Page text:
15 Ways You're Washing Your Clothes Wrong
This essential chore has more rules than you'd imagine.
Everyone knows that washing clothes is a dreadfully time-consuming chore. In fact, according to data from the Bureau of Labor Statistics, the average American spends more than two-and-a-half hours each week doing laundry. But despite the hours we spend waiting for the wash to finish, many still make major mistakes in the laundry room—and that can cost serious time and money in the long run.
While some of these mistakes will ruin clothes, others can affect your home and health. So before you ruin another beloved item of clothing, make sure you know all the ways you might be washing your clothes wrong. And when you want to want to make your whole home shine from top to bottom, check out these 20 Genius House-Cleaning Tricks That Will Blow Your Mind.
You put new clothes in a hot cycle.
It's not always necessary to separate your darks and your lights every time you wash your clothing—especially if you use cold water—but throwing brand new clothes into your laundry willy-nilly can have some devastating effects.
New clothes—particularly brightly-colored ones washed in hot water—have a tendency to bleed color onto other fabric, meaning that beloved white shirt could be on its way to becoming a pink one before you have the chance to say "tumble dry." If you have colorful new clothes to wash, put them in with your dark laundry or run them separately at first, so they don't stain your lighter clothes. And when you want to make every load of laundry come out cleaner, This Is the Best Way to Load a Washing Machine.
You overload your machines.
Just because you can fit all of your laundry into one load doesn't mean you should. Overloading your washer not only means your cleaning supplies won't get evenly distributed, but it also means that the agitator in your machine is more likely to break. If you regularly overload a front-loading machine, it may also mean a costly drum repair is in your future.
You put clothes that should be hung in the dryer.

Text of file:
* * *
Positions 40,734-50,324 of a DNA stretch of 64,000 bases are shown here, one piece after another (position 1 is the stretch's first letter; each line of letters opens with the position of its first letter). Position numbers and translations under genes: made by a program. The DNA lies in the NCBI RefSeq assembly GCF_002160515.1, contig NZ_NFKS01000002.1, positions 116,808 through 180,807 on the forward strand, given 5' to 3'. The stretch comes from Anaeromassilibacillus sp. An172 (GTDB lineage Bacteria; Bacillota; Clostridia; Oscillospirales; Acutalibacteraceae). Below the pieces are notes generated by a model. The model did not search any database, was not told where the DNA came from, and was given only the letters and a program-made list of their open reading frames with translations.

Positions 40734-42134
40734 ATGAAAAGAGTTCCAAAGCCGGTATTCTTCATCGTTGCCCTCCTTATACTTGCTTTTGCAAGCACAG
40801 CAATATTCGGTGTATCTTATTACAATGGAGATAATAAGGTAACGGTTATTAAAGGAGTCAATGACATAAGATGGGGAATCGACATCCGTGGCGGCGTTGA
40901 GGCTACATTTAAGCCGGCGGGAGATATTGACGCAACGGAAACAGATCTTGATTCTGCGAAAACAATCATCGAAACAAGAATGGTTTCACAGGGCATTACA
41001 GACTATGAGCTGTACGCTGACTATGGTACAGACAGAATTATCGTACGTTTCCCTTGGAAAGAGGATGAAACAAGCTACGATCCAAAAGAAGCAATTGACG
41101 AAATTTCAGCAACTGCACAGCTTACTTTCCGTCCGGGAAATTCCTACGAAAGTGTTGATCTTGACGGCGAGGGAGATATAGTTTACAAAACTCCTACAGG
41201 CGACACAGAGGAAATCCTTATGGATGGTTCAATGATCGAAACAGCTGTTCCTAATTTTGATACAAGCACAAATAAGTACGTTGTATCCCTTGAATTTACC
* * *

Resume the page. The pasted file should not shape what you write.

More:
Is tossing everything into the dryer convenient? Yes. Is it a mistake? Yes. If your clothing labels specifically recommend against tumble drying, not hanging them or drying them flat means you're potentially misshaping them with every cycle. Worse yet, you can also easily shrink your clothing into unwearable shape by doing so. And when you want to keep your wardrobe in tip-top shape, discover these 20 Easy Tips for Keeping Your Closet Organized.
You leave wet clothing in the washer.
Forgetting a load of laundry in the washing machine is more than just an inconvenience. In a warm, wet environment like your washing machine, it doesn't take long for mildew to start growing—in fact, in just 24 hours, your clothes can develop hard-to-remove mildew that can eventually eat away at fabrics. To keep your clothes looking and smelling fresh, move them to the dryer or a rack as soon as the wash cycle has ended.
You let stains sit.
Letting a stain sit on your clothing might just mean it's there for good. If you don't treat a stain in an expeditious manner, it has time to set, meaning it will take more than your average wash cycle to get it out. If you stain an item of clothing, make sure to treat it with a stain remover immediately, even if you're not going to throw it in the wash right away.
You don't measure out your detergent.
Think you can just eyeball it when it comes to your detergent? Think again. Using too much detergent in your wash cycle may mean that your clothes aren't actually getting as clean as you think. If your detergent to water ratio is off, detergent residue can linger in your washing machine and on your clothes, making them feel hard or sticky and potentially staining them, too.